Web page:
Process pressure as a function of wire bond pull strength was evaluated for the physical cleaning of bond pads on PBGA substrates treated in magazines.1 For the high pressure/high flow (140-160 mTorr) conditions the pull strengths were not appreciably better than the untreated substrates (Figure 3). The lack of improvement is likely due to a short mean free path as a result of the high pressure, thereby reducing the number of energized particles reaching the substrate surface. Low pressure/low flow (100 mTorr) conditions also resulted in poor wire bond pull strengths due to an insufficient concentration of reactive species as result of the lower pressure.

Selecting an intermediate process pressure (120 mTorr) resulted in an improvement of wire bond pull strength of more than 20 percent. The results illustrate that although the general pressure regime is defined by the selection of the process gas, further refinement of the operating pressure is critical for optimal performance.

Power: Plasma power increases the cleaning rate by increasing the ion density and ion energy within the plasma. The ion density is the number of reactive species per unit volume. Maximizing the ion density will maximize the cleaning rate because of the relatively large concentration of reactive species. Ion energy defines the ability of the reactive species to perform physical work.

Plasma process power was evaluated for wire bond improvement. Increasing the power has a dramatic effect on wire bond improvement. For example, by increasing the power by a factor of two, the wire bond pull strength doubled. Increasing the power too much, however, can be detrimental to the substrate as well as ineffective to the process.

Time: In general, the objective is to minimize the process time in an effort to maximize the throughput of the packaging production line. Process time should be balanced with power, pressure and gas type. Evaluation of process time at optimum process pressure and power as a function of wire bond strength for PBGA type substrates demonstrates the importance of process time. In one example, a short plasma process time gave less than a two percent improvement on the wire bond strength vs. untreated substrates, where with an additional 28 percent increase in process time, the wire bond pull strength increased by more than 20 percent compared to the untreated substrates. Longer process run times do not always provide increased bond improvement results. The cleaning time required to achieve acceptable wire bond pull strength depends on the other process parameters.


Plasma cleaning of substrates before wire bonding has demonstrated a significant increase in wire bond pull strength when compared to non-plasma cleaned substrates. However, successful application of the technology requires an understanding of not only the substrate material, but also the effect of key plasma process parameters. Process gas, pressure, plasma power and process time must be carefully selected. Without proper optimization, the benefits of plasma cleaning cannot be fully realized.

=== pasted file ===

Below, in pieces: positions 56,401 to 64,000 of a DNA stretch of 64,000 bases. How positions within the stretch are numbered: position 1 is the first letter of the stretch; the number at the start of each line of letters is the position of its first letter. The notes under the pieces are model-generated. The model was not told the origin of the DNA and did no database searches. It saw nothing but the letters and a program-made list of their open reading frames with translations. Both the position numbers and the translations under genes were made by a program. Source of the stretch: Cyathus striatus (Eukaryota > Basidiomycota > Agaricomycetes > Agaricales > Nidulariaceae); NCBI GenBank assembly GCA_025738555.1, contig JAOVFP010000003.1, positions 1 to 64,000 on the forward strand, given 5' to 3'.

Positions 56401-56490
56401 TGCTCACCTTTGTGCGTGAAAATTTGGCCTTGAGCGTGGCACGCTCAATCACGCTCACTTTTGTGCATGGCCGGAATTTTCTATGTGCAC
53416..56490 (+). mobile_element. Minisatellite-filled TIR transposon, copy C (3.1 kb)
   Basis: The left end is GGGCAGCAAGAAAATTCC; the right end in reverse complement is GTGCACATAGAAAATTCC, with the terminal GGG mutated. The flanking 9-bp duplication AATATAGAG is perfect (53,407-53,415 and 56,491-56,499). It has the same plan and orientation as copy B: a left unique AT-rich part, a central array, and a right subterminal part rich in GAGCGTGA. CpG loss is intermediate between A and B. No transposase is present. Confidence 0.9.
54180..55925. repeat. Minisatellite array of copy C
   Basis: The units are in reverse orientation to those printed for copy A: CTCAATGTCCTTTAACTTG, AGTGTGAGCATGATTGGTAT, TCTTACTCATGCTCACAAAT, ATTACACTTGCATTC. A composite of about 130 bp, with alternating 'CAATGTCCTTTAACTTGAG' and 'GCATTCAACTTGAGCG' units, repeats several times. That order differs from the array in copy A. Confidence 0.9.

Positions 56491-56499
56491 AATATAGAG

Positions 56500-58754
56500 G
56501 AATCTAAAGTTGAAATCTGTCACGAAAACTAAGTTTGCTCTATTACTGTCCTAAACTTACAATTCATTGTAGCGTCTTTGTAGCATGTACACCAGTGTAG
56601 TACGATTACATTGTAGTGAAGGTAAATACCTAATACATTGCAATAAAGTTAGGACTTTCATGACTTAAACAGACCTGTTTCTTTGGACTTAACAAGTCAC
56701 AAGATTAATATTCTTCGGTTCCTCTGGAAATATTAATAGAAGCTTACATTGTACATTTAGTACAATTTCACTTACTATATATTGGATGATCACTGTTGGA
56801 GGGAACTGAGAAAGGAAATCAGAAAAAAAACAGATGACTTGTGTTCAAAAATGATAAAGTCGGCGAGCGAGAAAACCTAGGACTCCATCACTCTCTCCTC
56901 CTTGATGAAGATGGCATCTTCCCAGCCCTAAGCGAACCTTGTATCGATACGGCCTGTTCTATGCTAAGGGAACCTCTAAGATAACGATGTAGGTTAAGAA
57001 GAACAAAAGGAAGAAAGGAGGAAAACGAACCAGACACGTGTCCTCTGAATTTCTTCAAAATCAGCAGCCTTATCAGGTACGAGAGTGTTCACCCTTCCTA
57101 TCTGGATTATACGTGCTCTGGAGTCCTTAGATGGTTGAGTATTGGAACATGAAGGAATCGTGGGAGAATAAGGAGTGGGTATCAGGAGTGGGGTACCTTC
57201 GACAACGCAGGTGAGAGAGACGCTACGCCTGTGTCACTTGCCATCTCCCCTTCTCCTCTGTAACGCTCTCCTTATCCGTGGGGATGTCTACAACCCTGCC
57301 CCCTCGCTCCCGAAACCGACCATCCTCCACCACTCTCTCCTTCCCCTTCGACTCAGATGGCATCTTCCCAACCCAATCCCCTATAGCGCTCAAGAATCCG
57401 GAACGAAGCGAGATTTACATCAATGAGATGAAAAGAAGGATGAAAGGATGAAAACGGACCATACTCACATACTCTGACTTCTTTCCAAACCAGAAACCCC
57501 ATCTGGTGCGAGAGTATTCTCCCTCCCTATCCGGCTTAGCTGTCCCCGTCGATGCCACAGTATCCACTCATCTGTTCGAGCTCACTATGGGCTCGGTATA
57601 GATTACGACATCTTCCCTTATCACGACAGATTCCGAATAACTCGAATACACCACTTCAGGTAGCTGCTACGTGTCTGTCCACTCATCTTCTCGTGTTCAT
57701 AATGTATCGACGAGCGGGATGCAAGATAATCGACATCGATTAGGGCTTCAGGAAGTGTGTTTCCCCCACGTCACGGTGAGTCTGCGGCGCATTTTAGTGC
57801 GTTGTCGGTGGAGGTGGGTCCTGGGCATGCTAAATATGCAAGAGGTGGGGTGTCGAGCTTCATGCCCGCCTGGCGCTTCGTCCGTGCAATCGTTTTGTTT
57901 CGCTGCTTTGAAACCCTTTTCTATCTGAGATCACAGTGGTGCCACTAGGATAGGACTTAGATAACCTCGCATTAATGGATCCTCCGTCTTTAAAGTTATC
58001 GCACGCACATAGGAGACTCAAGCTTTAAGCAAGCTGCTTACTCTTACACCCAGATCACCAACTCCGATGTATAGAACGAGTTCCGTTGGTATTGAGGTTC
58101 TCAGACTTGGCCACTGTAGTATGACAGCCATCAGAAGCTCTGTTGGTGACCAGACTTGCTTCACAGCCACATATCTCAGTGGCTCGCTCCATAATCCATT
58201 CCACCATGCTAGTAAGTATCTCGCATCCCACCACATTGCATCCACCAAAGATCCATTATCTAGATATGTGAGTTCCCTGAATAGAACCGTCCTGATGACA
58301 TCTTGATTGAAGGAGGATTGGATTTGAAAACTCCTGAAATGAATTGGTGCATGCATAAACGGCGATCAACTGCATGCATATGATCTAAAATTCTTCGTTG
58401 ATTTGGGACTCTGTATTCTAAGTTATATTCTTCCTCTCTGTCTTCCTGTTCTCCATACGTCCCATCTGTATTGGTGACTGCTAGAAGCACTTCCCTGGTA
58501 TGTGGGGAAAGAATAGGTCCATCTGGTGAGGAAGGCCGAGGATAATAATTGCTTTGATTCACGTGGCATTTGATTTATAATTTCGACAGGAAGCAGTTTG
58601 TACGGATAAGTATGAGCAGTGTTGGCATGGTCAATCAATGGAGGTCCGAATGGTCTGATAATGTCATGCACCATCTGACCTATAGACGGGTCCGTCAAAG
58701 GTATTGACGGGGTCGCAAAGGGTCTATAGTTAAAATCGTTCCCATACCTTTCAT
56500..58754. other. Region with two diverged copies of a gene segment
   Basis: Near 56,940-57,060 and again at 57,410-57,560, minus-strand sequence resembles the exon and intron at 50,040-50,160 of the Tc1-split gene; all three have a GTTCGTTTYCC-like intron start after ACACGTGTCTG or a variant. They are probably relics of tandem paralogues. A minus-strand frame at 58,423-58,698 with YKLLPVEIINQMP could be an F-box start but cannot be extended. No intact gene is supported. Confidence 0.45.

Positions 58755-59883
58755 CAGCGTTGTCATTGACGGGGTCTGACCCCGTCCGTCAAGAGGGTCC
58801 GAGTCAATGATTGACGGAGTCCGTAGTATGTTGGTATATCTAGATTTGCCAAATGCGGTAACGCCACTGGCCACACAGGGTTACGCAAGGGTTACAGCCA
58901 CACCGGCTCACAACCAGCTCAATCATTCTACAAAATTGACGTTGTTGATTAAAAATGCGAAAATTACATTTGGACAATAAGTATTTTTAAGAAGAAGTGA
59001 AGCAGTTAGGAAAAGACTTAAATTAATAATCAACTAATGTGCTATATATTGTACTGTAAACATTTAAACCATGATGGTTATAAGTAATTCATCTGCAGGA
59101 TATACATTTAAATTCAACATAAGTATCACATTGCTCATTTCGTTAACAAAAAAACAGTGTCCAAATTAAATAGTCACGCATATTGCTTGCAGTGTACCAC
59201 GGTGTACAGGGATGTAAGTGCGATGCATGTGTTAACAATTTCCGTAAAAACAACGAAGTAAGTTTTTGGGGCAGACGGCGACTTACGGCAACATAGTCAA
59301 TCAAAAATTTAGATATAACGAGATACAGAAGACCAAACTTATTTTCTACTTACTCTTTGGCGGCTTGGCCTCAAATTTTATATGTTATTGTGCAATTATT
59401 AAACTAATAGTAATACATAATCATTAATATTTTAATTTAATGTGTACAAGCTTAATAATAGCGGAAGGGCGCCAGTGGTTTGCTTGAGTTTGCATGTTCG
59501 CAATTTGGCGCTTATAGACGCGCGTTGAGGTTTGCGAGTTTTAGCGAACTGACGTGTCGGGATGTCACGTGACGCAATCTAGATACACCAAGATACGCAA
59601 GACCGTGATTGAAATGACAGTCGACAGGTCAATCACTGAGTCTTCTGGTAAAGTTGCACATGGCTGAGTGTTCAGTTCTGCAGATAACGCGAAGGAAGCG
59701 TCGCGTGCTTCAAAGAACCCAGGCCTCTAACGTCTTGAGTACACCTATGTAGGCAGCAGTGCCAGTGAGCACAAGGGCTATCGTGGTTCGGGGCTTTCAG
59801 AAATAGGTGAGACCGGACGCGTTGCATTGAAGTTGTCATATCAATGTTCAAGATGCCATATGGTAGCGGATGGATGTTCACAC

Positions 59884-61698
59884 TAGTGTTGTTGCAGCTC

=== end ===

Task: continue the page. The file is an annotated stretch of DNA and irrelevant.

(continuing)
1. L. Wood, C. Fairfield and K. Wang, “Plasma Cleaning of Chip Scale Packages for Improvement of Wire Bond Strength,” TAP, 2nd Edition, pp. 75-78 (2001).
  2. T. Liston, “Plasma Cleaning and Surface Treatment of Hybrids to Improve Bonding,” Circuit Expo 1986 Proceedings, pp. 41-43.
  3. Hutchinson Technology Inc., “Effect of Temperature, Contamination and Other Factors on Bond Strength,” TSA Suspension Termination Technical Issues, September 12, 1997.
  4. J. Nesheim, Hewlett Packard, Loveland Technology Center, Loveland, CO, The Effects of Ionic and Organic Contamination on Wirebond Reliability.
  5. S. Gore, “Degradation of Thick Film Gold Bondability Following Argon Plasma Cleaning,” ISHM 1992 Proceedings, pp. 737-742.
  6. H. Bonham and P. Plunkett, “Plasma Cleaning for Improved Wirebonding on Thin-Film Hybrids,” EP&P, February 1979, pp. 42-55.

J. GETTY is market development manager, L. WOOD is applications engineer, and C. FAIRFIELD is vice president of marketing and new business development at March Plasma Systems. For more information, contact Christa Fairfield at 4057 Port Chicago Highway, Concord, CA 94520; 925-827-1240; Fax: 925-827-1189; E-mail: [email protected].


Easily post a comment below using your Linkedin, Twitter, Google or Facebook account. Comments won't automatically be posted to your social media accounts unless you select to share.